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Spruce Tree Mask by Simon James, Kwakwaka'wakw

Regular price $2,400.00 Sale

Mask depicting Spruce Tree, 1999
by Simon James, Kwakwaka'wakw
red cedar, cedar bark, pigment
33” high x 12” wide x 8” deep

The Spruce Mask is danced in the Winter Atlakim Ceremony or the Dance of the Forest Spirits. The dance depicts the story of a young boy who went into the forest to catch a Grouse for his disapproving father, in hopes his father would praise him. He caught a Grouse, but it was a mythical forest creature, and the grouse negotiated that if the boy let him go he would intorduce him to all of the creatures of the forest. One by one, Grouse call the forest creatures to dance. The first creature to dance is Spruce Tree. In the old ceremonies, over 40 creatures were called to dance. 

The carver of this mask, Simon Daniel James, is the son of Kwakwaka'wakw carver and keeper of tradition Simon Dick, who is widely considered the greatest living Grouse dancer of the Kwakwaka'wakw. The Grouse Mask and The Spruce Mask are often carved as a pair of masks. Simon Dick became famous for his carved Grouse masks, so Simon James felt it was important to become known for his Spruce Tree masks. 

Simon Daniel James was born in Alert Bay, British Columbia in February of 1969. James is the son of well known Kwakwaka’wakw artist, Simon Dick.  He was given the native name of "Winadzi" (Raider) by his grandfather, Chief James Aul Sewid.  At a young age he moved with his mother and sister to Campbell River.  James began drawing in elementary school and carving wood at the age of fifteen. He has also been painting and sculpting since 1995. In September of 1996 he moved to North Vancouver to attend Film school; studying classical animation and three-dimensional animation.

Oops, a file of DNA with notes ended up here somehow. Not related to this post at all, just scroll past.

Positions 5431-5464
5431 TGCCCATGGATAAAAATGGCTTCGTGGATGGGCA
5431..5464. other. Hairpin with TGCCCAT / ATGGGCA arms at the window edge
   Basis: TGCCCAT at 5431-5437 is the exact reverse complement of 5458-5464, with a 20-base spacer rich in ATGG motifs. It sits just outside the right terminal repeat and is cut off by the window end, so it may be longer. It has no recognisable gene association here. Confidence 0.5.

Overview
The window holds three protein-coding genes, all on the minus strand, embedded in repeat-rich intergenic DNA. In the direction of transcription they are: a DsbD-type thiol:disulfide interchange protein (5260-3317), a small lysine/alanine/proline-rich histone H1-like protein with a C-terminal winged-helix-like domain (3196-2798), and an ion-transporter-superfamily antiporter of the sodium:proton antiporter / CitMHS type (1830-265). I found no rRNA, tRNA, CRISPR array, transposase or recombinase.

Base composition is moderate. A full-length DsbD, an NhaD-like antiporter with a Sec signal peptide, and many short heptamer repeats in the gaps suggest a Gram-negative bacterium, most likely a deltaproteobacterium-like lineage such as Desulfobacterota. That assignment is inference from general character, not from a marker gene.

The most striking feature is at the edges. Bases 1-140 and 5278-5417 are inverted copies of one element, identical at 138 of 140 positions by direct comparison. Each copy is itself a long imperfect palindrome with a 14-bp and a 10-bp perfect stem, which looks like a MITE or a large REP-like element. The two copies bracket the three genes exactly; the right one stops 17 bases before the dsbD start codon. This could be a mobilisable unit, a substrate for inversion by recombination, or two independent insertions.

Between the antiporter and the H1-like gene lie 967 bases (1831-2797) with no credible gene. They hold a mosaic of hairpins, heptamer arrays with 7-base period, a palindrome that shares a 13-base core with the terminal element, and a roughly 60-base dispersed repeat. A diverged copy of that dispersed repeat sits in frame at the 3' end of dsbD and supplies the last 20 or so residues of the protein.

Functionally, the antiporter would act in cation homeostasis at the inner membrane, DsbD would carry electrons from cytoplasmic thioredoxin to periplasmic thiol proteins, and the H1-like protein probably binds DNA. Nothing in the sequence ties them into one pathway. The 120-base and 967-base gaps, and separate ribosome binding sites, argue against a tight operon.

James is interested in helping to educate the native youth, passing down knowledge that was given to him and following in the footsteps of his forefathers.  His work draws strength from his cultural beliefs and the rich history of the Kwakwaka’wakw peoples.  The art James creates is a continuance of the stories that were told to him by his father and grandfather.  

“I started drawing at a young age and was always fascinated by the artistic styling of my people.  I worked hard and learned much from my father and other carvers such as Wayne Alfred, Beau Dick, Max Chickite and Patrick Logan.  I believe strongly in my culture and practice several culturally beneficial ways for myself and the next generation to learn from. I am a dancer, writer and story teller, through these I hope that the children that follow will not forget where they come from and continue with the culture and traditions that I was taught by my ancestors before me.

It is my wish to continue to sing, dance, carve, paint and tell stories to educate the younger generation as my ancestors did before me. I still have so much to learn but I am willing to do so for myself, family and next generation after me. Long after I am gone my works and impressions that I leave will allow me to continue to live on for as long as people enjoy that what I have given.” - Simon James

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